Last week, my husband bought what turned out to be the most expensive of bouquet of flowers ever. £185 to be exact. And they could have potentially cost us the life of our precious Honey.
We learnt a BIG lesson:
Cats + Lilies = Potentially FATAL
Being a typical indoor cat, Honey is very curious (verging on mischievous) so when I put the bunch of mixed flowers on the dining table (which she never jumps up onto) she immediately investigated the new smells. I told her off, she promptly jumped down and scampered away, and I thought she'd lost interest. There was a single lily stem in amongst the other flowers, and at the back of my mind I knew that they weren't good for cats. I didn't realise they were FATAL, I just thought they were something she shouldn't go near. So I cut the pollen stems, thinking this would make them safer. I was wrong.
The following day, I was working on the PC and I could hear a rustling sound and I suddenly thought it must be Honey playing with the flowers. I dashed into the room and Honey bolted off the table. She knew she was in trouble. She jumped up onto the bed and started nuzzling me and purring, as if to say sorry, and I noticed a yellow stain of pollen around her chin and a little smudge on the corner of her mouth. (Even though I cut the pollen stems, some of the pollen had dropped onto the petals.) Without thinking, I cleaned it off with a wet cloth, then immediately searched online. Something didn't feel right. And everything I read confirmed my fears. Lilies are the most dangerous plants to cats. I cut out the remaining yellow stain in her fur to prevent her cleaning it off, I called the vet, and she was admitted within the hour.
Without medical treatment, a cat that eats ANY PART of a lily will definitely become ill. It may not happen straight away, but within a few days they will suffer renal failure as the toxin damages the kidneys. The most important thing to do it to take the cat to the vet as soon as possible for IV fluids. Some cats may vomit the lily up and appear well for a few days, then become gravely ill. It only takes a tiny amount of the plant to cause irreparable damage.
We didn't know if she had actually eaten any of the pollen, or bitten into the leaves or petals, but the vet treated her as if she had ingested some. Lily poisoning is so serious, that you just cannot take any risks with treatment. She spent three days on an intravenous drip administering fluids in an attempt to flush the toxin out of her system. When Honey is at the vets, she turns into a wild cat and bites, scratches and growls (she's a typical tortoiseshell, apparently). She had to be sedated each time she ripped the drip out of her arm and it needed to be reinserted, and also when they did blood tests. She refused to eat and didn't go to the toilet for two days. The vet didn't know if Honey was just upset about being in unfamiliar surroundings, or if she was ill. On the third day, they did a blood test which thankfully revealed full kidney function. We collected her and within five minutes of being at home, she ate some food, went to the toilet and drank some water. She was so pleased to be home, and we were relieved all her bodily functions were in working order. This morning, Honey had a follow-up blood test (involving another sedation...) which showed normal kidney function. The vet said that after 8 days it is highly unlikely that a cat will become ill, but it is not unheard of. We need to keep a close eye on her, but going by her huge appetite, it looks like she will be fine. Perhaps she never ate any of the lily. We will never know.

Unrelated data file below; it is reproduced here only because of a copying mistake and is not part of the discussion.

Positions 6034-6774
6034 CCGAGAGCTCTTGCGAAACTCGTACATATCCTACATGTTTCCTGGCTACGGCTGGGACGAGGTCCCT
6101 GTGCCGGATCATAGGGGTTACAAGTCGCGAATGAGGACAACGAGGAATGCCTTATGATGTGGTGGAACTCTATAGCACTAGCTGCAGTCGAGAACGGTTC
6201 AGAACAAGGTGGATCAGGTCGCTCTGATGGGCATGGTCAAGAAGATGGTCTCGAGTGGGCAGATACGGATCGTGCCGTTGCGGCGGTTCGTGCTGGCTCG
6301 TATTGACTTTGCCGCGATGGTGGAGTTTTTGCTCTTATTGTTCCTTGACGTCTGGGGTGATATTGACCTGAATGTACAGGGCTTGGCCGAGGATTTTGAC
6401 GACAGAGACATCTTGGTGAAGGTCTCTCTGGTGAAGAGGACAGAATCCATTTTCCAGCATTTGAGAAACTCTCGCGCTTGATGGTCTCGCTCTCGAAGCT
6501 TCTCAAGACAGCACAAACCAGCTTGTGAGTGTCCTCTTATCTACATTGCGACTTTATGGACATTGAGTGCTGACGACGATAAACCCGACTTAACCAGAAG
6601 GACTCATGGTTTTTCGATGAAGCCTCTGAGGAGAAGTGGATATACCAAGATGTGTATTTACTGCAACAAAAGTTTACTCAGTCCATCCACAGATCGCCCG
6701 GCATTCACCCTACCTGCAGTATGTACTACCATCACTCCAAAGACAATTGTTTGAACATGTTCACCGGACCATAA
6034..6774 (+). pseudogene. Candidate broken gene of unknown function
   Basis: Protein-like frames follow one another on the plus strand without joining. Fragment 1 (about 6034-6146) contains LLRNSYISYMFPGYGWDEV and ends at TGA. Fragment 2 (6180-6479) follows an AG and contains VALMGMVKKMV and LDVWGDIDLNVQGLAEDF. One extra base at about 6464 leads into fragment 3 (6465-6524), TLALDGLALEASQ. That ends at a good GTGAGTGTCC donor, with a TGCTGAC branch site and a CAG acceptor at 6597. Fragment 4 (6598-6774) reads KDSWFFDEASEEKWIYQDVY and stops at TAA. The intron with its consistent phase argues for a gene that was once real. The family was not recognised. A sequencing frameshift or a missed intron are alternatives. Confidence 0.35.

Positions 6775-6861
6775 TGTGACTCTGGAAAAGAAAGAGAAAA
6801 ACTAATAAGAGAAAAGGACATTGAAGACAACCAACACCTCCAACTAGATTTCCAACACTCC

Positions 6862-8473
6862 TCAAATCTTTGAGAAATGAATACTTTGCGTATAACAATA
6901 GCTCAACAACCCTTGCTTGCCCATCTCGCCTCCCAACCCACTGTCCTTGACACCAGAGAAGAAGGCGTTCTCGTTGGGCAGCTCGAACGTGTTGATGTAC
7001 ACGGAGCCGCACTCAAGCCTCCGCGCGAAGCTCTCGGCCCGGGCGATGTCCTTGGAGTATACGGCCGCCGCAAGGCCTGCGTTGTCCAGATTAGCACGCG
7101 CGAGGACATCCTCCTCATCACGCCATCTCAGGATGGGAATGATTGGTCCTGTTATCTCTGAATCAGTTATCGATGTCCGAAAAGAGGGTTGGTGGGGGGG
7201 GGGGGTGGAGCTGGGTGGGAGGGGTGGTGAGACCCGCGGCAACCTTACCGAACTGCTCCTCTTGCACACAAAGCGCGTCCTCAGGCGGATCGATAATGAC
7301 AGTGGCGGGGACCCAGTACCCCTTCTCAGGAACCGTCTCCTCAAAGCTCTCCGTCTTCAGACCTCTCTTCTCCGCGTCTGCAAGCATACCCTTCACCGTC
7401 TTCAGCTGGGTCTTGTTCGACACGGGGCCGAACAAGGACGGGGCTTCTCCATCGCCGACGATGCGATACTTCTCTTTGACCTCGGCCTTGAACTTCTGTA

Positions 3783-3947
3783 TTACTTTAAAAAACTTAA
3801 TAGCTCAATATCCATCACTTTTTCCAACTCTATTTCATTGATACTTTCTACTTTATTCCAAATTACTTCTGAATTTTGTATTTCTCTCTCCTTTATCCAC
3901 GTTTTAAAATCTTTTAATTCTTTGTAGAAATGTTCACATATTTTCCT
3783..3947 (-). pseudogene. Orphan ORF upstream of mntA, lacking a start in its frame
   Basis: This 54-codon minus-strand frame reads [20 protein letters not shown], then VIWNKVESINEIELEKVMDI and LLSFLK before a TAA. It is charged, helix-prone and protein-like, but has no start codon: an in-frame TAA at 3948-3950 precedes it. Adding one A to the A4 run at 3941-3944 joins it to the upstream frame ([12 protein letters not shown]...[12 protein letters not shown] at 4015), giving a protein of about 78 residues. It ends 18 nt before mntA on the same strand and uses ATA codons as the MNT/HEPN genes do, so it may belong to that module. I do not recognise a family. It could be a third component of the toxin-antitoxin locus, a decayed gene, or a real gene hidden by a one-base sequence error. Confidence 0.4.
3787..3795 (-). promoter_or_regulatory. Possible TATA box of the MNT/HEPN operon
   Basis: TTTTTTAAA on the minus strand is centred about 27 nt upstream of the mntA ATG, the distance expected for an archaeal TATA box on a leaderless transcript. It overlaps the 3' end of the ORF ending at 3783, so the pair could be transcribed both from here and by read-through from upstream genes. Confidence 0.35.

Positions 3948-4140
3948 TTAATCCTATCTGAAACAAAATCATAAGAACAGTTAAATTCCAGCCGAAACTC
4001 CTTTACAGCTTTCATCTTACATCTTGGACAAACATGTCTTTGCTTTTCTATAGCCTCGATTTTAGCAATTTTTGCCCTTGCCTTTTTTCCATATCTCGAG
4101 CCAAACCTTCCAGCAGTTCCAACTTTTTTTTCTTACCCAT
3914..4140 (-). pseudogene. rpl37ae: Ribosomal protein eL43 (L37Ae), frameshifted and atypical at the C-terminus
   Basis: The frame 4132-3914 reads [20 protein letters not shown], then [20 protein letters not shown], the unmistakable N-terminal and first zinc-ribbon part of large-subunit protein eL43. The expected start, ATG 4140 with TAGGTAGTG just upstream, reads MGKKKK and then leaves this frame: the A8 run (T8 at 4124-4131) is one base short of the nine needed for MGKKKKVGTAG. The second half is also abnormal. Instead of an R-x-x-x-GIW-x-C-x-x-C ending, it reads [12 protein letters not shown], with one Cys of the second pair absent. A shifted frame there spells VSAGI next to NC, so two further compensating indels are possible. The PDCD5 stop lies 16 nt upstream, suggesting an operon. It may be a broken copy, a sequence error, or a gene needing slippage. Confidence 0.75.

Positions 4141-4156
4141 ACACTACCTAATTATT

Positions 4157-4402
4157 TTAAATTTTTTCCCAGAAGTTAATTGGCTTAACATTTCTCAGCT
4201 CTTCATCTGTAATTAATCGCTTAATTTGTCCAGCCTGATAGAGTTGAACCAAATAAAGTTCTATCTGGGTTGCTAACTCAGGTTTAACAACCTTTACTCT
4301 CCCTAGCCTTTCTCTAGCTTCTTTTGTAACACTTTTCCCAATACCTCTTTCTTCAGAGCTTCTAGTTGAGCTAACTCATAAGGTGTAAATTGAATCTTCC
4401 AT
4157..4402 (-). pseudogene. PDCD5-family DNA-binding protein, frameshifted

What strikes me, is that everyone I've spoken to since our ordeal seems clueless that lilies are poisonous to cats. People respond with, "I've had cats all my life, and we always have lilies in the house, and they've never been ill." Well, aren't they lucky, but that doesn't mean that lilies are safe. The veterinary nurse said that lots of cats are admitted with lily poisoning, especially indoor cats and kittens. Many cats that suddenly suffer from renal failure may actually be suffering from lily poisoning, but the cause is never found.
The question I have is why isn't this more widely known?! Why don't bouquets of lilies have a label pointing out the danger to cats? Is it because supermarkets and florists are worried they will lose sales? Cats are the most popular pets in the UK, and the majority of mixed bouquets contain lilies, so why don't people know about this?
When I have some time on my hands (in September), I plan to write a letter to all the chains of supermarkets and florists in the UK asking them to put a simple warning on lilies. A cat face with a red line through would be sufficient. Something that will make people think twice. From what I've read online, people in the USA are more aware of lily poisoning than in the UK. That really needs to change.
Anyway, after the events of the last week, I think I've gone off flowers for life!